Friday, 23 May 2008

To air is human, to land, divine

Mulebar loves to read inspirational books and essays. They help shape visions and remind us why we do the sports we love.
The following text is unashamedly taken from 'notes from the field', a collection of adventure stories commissioned by Patagonia.

The Fall
Dave Bean

GROWING UP, everyone takes something of their childhood with them, as if to stave off that inevitable loss of innocence. I took my bicycle on the road out of adolescence toward adulthood. Falling down a slickrock desert cliff stopped me from thinking like a teenager. I was thirty-two.

I bike the eighteen-inch-wide section of the Poison Spider Trail called the Catwalk, a fantastically dangerous route with a sandstone cliff falling away hundreds of feet on one side. Entering the Catwalk I actually believe my balance to be highly evolved.

Before this day I thought mountain bikes were manifest destiny. Once, racing friends down a two-track, I looked back to gauge my lead and when I faced forward again I stared at a Jeep's front grille. I slid my bike sideways beneath the Jeep, kicking free at the last moment.

On the Catwalk I feel the pressure of my right pedal against an object, a skull-size rock that levers my machine, my feet still clipped in. I'm going over and already it's too late to turn against it. In that gaping moment of lost balance I become keenly observant. I see that the cliff slopes at a sixty-degree pitch—all shale, sand, and loose stone—before the rock cuts back on itself in a fatal vertical face. I was brought up to believe that each of us controls our own destiny, but as I go over, the wind whistles through my ears like a hawk scream and I know I've been handed a line.

My body hurls sideward through space. My life refuses to flash before my eyes like a music video; the one I love never appears in a vision; and I don't forgive my seventh-grade English teacher for making me feel hopeless. Three seconds feel like an eternity. I think of how little I understand about mountain bikes, gravity, or the surreal edge of the desert, and how, out of everyone I know, I least deserve to die.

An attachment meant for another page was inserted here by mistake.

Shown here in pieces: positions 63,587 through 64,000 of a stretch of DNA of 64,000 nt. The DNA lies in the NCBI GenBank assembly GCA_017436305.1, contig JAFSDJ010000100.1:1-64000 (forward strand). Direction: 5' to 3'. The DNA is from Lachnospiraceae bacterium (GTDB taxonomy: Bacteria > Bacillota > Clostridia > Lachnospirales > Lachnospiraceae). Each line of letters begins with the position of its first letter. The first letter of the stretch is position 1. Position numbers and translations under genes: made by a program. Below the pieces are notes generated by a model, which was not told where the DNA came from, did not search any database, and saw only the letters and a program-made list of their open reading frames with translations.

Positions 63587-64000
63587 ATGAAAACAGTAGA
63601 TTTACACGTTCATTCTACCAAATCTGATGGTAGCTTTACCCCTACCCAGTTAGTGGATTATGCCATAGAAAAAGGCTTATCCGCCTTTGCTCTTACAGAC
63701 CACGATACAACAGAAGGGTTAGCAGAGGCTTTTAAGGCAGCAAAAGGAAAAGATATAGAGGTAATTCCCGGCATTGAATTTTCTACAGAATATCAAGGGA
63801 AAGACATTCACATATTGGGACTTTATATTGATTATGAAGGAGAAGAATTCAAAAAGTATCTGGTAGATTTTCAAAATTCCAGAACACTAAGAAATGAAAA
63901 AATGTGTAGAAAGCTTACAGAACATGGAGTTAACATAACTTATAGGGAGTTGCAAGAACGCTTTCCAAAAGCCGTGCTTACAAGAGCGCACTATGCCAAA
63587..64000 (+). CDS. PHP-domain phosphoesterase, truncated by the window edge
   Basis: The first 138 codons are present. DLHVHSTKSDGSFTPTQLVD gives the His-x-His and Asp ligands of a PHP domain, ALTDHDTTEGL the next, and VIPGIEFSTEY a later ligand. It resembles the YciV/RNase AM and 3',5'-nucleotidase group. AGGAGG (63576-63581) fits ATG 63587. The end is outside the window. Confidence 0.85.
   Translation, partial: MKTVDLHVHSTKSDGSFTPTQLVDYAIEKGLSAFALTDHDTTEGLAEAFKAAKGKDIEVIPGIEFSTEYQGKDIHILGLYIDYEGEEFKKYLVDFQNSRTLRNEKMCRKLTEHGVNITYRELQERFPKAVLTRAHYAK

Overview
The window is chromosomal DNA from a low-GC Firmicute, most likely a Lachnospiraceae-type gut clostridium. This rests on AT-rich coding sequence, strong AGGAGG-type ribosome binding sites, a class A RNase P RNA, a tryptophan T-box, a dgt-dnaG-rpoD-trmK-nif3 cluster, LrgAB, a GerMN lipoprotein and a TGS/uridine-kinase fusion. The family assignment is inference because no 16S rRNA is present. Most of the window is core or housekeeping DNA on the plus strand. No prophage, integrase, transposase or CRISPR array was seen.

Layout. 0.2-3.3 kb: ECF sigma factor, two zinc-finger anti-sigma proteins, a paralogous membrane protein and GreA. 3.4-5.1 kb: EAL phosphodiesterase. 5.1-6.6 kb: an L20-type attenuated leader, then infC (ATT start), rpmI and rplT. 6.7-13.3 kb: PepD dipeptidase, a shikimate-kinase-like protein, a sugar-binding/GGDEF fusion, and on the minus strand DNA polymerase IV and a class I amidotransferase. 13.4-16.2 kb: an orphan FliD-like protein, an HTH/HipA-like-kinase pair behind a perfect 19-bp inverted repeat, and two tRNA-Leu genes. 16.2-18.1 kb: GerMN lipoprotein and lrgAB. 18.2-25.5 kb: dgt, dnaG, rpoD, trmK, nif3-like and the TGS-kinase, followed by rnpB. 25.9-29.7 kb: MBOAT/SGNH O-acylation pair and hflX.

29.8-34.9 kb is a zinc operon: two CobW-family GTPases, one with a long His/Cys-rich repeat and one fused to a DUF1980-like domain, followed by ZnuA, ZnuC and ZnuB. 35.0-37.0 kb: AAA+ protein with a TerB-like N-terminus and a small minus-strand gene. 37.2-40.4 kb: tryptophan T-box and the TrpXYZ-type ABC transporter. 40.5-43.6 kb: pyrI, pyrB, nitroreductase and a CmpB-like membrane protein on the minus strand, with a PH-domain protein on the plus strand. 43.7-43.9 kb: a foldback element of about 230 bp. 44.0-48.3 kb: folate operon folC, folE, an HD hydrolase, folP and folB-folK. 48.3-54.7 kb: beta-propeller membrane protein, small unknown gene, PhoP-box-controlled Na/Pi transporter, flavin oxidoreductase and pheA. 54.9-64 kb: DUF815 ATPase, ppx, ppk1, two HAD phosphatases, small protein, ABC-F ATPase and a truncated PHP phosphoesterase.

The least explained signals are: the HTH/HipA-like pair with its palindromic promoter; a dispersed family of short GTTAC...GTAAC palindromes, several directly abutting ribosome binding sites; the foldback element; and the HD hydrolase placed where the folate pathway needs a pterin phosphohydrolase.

In the air I try to grab my bike. It is worth almost one thousand dollars. The thing about falling is that I can watch myself as I go, even upside-down turning flips. By this time I'm tumbling closer and closer to that fatal drop. Beyond it is nothing but air. I can't seem to arrest myself. Then suddenly I catch. My bike flips to the cliff edge and stops. The front wheel spins free over the abyss.

For a while my wife bugged me to get a new rear wheel because of a flat spot that goes thump da thump. But I like the bumpy feel when I occasionally bike. It reminds me of how arrogant and selfish I was to imagine that I might cheat gravity, the desert, or adulthood.

Tuesday, 20 May 2008

Tour de France Challenge

MuleBar is proud to be supplying Mule, Martyn Jones, on his adventure to complete the route of the Tour de France this July. Martyn is raising money for the British Heart Foundation and the Association of Young people with ME.

He'll actually be riding ahead of the Pro's, and hoping to be caught up in the media storm that envelopes the race every year. The fact that Martyn has ME makes this challenge even the more impressive.

Martyn has left his job so he can prepare as best he can in every way for this race so please visit his site.

Recent PR:
This French Life

Monday, 19 May 2008

Mule Bar Set2Rise interview

1225 am Team Mule Bar rider-change. Biffa coming in, Jimmy going out and Damian on the camera.


Salisbury Plain at 6am, with a sunrise, is a beautiful place to be especially if you've been in the saddle for the majority of them....
SPAM and Charge Bikes hosted their first 12 hour enduro on the 17th/18th May. Solo entrants or teams of 2, 3 or 4 competed around a 8mile lap from 6pm 'til 6am.
The lap was a well thought out with enough singletrack to keep everyone grinning and enough fire-roads for respite.
We put out a team of three coming in 8th place in category. The placing would have been higher albeit for a snapped seat-pin 1/4 way round Biffa's lap.
Look out for next year's Set2Rise; it's a real challenge and if it's half as well organised as we experienced, a joy to compete in. Just remember your battery-charger.....